Initiatives like CitizenAI allow us direct access to legal information. Whether the other forms of labour-saving AI actually open up access depends on how they’re used. They certainly could bring down the cost of some services, and free up time for over-worked professionals. But whether these savings are passed onto clients or patients is another matter. An alternative scenario would see them used to cut staff numbers, or for the savings made to increase the profits of large firms, rather than allowing more people to access their services. There are also worries that we could end up with a two-tier system, where those who can afford it get access to dedicated human professionals, while those who can’t have to make do with the chatbot.

We need to get the usual things right when deploying AI systems in the professions.

If we’re to trust AI in these sorts of roles, we need to be confident that it actually works. That means its performance needs to be evaluated for accuracy – something that’s particularly important in high stakes contexts, like medical tests. Just as we were finishing our report, the European Commission published a draft law that would create an EU-wide approach to AI. As well as banning some uses altogether, the new law would require accuracy testing and scores for all “high risk” AI.

In New Zealand, our forthcoming Therapeutic Products Bill should provide for pre-market scrutiny of AI that will be used in many medical contexts, but we don’t have anything in the pipeline that’s as broad as what the EU’s proposing. If AI takes over more human professional roles and tasks, that’s something we’re going to have to consider.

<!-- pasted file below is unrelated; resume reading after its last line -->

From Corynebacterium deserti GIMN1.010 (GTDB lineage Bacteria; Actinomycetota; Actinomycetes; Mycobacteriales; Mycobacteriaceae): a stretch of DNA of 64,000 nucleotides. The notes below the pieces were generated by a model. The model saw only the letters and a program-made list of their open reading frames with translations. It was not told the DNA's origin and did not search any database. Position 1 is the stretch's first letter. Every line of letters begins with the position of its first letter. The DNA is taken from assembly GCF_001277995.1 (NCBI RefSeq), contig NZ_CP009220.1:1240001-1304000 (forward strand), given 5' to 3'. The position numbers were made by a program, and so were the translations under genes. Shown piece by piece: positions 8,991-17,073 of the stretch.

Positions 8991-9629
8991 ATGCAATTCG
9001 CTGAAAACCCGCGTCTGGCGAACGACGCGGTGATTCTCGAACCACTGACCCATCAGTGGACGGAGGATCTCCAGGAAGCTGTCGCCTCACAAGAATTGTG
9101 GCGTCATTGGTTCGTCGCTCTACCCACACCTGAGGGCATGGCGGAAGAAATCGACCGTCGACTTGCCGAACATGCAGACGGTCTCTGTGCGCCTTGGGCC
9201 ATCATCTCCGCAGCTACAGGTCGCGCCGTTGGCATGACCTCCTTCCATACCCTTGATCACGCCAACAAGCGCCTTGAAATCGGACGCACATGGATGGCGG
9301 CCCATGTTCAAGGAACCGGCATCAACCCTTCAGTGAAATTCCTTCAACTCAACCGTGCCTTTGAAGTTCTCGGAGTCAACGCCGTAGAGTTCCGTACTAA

We also need to keep in mind that accuracy and error rates won’t always affect everyone equally. Some people have warned about an AI tool for detecting malignant skin lesions struggling when seeing pictures of darker skin types. This wouldn’t be because it’s inherently harder to spot, but because the AI had been trained on a data set of predominantly white-skinned people. The same problem arose with the NZ Police’s trial of facial recognition software last year; it was hopeless at recognising Maori and Pasifika faces, because it just hadn’t been taught to do so. Before rolling out an AI tool in a particular population, we’ll need to be sure that it’s fit for purpose in that context.

There are also concerns about explainability. If the AI makes a mistake, or gives us a result that we just don’t like, will we be able to see its working and figure out why? Is there a way to render the infamous ‘black box’ more transparent? This might seem less worrying when the AI system only makes a recommendation to a human doctor or lawyer, with the human making the final decision. But research has shown that, if an AI system performs quite reliably over a long period, it is easy for the human user to begin trusting its decisions, and fail to notice mistakes. The problem here is with human vigilance, rather than machine performance – but procedures for addressing it must nonetheless be found.

A dehumanised future?